Gov. Peter Shumlin is adding to his cabinet and is turning to a familiar face to do it.
"The secretary wouldn't be secretary of education if we hadn't worked very closely together when he was commissioner of education," said Shumlin, D-Vermont.
Thursday, Vermont Education Commissioner Armando Vilaseca was named the state's first education secretary.
"It's a privilege and an honor to be the first secretary of education in Vermont," Vilaseca said.
The switch from commissioner to secretary aims to give the governor more control over education policy. Vilaseca will serve up to a year in the position and a search for a future secretary will begin this summer.
Reporter Keith McGilvery: We just completed a national search for this position, were you not pleased with the candidate pool that you saw? Why not seek someone for a longer term?
Gov. Peter Shumlin: Well, let me first say I was incredibly pleased with the three candidates the board sent to me.
The governor says he picked Vilaseca in part due to his focus on early childhood education and his commitment to boosting student achievement in math. The two agreed a 12-month appointment is what worked best. And Vilaseca says he'll move on after a year.
"I recognize that we ask commissioners and secretaries to work often seven days a week, sometimes six, long hours, we come in, we give it all we got and then we tend to want to move on to other challenges. That's certainly the case with the secretary," Shumlin said.
Vermont NEA President Martha Allen is pleased with the selection.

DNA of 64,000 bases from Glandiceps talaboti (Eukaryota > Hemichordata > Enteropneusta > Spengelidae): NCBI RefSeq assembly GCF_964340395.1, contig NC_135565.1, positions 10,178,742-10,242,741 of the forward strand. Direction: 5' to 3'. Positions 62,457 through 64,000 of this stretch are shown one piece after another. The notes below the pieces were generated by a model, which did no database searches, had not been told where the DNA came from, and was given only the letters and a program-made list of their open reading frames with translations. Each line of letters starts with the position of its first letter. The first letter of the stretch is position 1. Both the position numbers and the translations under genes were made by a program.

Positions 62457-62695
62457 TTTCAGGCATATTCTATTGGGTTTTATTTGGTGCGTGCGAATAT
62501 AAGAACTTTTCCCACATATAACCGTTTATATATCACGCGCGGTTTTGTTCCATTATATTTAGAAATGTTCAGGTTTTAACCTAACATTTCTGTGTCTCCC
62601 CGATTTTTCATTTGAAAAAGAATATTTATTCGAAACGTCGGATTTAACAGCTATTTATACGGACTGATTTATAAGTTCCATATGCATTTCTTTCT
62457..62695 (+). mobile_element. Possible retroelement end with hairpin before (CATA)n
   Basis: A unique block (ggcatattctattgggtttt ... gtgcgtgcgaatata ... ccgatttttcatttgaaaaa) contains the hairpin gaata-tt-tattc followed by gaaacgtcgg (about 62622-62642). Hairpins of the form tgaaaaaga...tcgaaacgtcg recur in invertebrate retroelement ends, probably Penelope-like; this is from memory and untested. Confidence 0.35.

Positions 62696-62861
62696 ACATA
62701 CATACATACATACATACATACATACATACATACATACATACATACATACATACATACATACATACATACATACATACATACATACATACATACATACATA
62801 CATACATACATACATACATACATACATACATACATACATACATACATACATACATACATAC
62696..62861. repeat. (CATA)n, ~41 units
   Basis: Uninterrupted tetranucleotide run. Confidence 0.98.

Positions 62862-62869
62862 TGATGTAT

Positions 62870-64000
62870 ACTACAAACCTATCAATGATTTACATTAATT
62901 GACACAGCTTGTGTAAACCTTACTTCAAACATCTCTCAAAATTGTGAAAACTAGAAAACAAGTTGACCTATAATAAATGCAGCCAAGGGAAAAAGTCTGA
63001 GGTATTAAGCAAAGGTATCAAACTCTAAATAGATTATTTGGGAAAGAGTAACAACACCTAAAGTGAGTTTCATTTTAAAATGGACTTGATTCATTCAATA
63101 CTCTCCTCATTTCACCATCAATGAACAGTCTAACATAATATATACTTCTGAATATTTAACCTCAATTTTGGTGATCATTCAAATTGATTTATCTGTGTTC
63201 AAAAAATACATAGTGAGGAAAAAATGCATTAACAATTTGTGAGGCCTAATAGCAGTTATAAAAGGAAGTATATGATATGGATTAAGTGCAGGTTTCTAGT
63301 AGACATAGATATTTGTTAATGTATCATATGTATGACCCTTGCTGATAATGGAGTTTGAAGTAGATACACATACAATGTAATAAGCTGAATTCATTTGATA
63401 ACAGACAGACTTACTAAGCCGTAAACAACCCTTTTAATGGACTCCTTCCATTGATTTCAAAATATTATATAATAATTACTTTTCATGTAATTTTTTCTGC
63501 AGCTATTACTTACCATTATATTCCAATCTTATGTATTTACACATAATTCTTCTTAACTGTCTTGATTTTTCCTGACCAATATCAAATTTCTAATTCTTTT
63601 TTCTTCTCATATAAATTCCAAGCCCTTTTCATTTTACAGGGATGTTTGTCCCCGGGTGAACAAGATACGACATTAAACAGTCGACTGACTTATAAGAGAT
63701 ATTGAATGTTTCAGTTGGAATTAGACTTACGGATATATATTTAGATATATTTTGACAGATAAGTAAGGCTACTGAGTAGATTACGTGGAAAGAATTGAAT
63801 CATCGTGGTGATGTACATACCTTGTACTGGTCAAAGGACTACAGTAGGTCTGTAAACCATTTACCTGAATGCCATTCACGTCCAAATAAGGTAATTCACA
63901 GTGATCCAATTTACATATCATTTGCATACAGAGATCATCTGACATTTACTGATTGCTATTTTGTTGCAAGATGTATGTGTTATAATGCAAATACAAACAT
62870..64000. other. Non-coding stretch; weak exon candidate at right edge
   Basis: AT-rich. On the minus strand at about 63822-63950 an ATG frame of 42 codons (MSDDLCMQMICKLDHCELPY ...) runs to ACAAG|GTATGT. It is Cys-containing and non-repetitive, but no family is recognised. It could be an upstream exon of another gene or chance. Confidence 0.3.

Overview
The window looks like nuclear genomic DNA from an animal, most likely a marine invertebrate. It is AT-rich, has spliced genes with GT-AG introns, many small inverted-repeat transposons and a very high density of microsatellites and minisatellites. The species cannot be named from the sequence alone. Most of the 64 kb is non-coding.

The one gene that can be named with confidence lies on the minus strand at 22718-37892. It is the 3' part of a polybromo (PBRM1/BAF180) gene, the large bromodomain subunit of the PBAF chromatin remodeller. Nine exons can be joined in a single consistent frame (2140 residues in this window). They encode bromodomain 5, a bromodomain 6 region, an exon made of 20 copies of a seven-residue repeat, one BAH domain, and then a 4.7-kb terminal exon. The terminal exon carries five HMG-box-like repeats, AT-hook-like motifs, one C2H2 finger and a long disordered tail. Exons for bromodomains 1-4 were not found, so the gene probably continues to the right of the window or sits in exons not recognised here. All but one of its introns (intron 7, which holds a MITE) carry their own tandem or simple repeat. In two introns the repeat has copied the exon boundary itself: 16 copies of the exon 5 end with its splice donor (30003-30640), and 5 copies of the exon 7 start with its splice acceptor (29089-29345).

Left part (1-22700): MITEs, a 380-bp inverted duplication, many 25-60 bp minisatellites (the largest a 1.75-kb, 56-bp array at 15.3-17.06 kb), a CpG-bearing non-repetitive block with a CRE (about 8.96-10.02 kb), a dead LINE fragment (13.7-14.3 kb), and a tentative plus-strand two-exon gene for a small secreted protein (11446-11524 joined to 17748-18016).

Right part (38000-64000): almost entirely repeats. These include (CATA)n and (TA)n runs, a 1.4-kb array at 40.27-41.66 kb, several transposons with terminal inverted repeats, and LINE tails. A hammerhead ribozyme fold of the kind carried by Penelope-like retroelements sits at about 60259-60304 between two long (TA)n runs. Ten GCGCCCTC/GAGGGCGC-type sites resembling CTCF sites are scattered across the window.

"We've been meeting on a monthly basis and working together on a variety of projects over the years and I am thrilled that we will be able to continue with that work," Allen said.
And Vilaseca's says he's no longer concerned about looking like a lame duck-- a concern he shared during the search process.
"I consider myself a full secretary and with the authority of the governor will continue to do my job as best I can," Vilaseca said.
The governor and secretary would not offer specifics about priorities moving forward, but both admitted there's plenty of work to do.
"Vermont has a wonderful educational system, but like any system, we can always improve," Vilaseca said.
"The opportunities are extraordinary and if we get it right, we prosper. And if we don't, we don't," Shumlin said.
The governor plans to outline shared goals with the secretary next week.
The two other finalists for the post were Brent Kay, the superintendent of the Orange Southwest Supervisory Union, and Daniel French, the superintendent of the Bennington-Rutland Supervisory Union.
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